20 December 2010 | dougdoepke
Cochran Steals More Than the Money
Cop partners are tempted into stealing robbery loot, causing tension between them and troubles for their women.
The crime drama may be a potboiler, but it's also redeemed by an effective cast. And that's despite one of the most obtuse film titles in Hollywood annals. Actually, the movie amounts to a Steve Cochran showcase, showing what that swarthy actor could do given the chance. Nonetheless, the competition's pretty stiff from Duff and Lupino, while Malone would have to wait a year for her break-through role in Battle Cry (1955).
Cochran and Lupino do make a convincing tarnished couple, as another reviewer points out. At the same time, Cochran's devious cop amounts to one of the most unself-conscious performances I've seen from an actor. Note how at ease he is in the role, as if he really is cop Bruner.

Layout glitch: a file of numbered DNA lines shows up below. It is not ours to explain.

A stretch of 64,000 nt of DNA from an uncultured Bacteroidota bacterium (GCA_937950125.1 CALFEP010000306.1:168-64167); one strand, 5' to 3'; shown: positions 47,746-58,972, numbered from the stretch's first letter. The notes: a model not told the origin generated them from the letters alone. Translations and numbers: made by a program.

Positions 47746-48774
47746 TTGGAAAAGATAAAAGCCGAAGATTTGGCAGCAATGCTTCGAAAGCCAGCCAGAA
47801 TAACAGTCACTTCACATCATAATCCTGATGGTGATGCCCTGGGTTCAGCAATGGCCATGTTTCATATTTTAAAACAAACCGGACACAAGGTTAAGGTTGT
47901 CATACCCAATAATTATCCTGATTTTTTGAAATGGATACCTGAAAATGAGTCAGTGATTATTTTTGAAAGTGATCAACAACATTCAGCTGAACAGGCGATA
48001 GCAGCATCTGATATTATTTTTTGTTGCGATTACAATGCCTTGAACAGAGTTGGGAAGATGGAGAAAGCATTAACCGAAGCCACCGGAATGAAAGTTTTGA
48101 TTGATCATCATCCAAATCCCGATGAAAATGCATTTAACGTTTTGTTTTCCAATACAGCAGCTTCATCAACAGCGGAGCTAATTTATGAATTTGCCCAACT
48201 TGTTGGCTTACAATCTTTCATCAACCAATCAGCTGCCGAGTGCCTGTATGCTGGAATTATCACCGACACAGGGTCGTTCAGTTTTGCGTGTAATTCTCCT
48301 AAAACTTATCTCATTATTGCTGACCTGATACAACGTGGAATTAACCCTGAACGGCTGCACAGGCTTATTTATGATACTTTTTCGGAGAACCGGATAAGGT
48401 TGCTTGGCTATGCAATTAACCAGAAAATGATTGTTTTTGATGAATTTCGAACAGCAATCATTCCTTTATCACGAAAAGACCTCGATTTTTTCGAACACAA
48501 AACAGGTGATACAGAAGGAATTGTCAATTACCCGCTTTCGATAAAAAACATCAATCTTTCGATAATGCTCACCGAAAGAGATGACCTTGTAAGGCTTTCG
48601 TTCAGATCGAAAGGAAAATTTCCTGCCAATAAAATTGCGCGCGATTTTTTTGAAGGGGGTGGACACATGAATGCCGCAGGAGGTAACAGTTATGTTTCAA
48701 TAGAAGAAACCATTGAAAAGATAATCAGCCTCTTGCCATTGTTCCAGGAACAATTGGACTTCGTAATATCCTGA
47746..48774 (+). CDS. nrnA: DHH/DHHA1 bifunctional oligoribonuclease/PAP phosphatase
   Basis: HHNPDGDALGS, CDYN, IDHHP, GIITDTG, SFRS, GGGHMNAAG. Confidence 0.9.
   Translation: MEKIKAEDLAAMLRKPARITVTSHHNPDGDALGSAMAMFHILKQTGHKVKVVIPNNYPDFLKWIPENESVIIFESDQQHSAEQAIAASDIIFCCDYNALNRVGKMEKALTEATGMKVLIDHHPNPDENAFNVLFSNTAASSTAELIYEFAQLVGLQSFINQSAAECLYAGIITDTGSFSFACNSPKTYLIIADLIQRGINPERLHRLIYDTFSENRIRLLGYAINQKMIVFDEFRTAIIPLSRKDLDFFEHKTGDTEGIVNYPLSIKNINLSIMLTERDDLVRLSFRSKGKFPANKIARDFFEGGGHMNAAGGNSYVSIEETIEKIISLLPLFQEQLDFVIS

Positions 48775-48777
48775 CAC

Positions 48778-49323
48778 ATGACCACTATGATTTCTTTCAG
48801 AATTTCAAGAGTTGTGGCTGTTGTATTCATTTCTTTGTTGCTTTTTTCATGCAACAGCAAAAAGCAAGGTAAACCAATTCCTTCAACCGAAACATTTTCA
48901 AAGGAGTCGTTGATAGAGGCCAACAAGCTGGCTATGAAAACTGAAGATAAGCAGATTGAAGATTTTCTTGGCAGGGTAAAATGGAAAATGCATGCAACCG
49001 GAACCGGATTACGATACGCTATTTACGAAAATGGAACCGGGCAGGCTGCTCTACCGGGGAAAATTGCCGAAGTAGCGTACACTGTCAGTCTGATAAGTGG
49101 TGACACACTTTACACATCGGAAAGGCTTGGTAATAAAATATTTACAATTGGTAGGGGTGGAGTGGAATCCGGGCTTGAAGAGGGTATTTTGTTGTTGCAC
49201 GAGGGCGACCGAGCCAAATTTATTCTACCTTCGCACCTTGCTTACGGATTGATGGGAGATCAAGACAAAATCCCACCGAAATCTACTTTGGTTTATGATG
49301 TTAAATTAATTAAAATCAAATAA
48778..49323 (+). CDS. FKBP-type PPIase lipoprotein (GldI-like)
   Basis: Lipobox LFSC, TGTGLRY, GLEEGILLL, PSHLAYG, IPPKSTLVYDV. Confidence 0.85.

It's also director Don Siegel, a year away from his classic Invasion of the Body Snatchers (1956). His skills are especially apparent in that opening action sequence that hooks the audience right away. Also, the car-wreck scene is really well done—no stock footage there— including the smoothly executed thievery scene. However, the last sequence, in the trailer park, appears too abrupt and poorly staged, as though the production had run out of film or money or both.
Kudos to co-producer Lupino who continued to be instrumental in turning out quality B- movies at a time when TV was slowing demand. Nothing memorable here, just a solid little crime drama with an expert cast.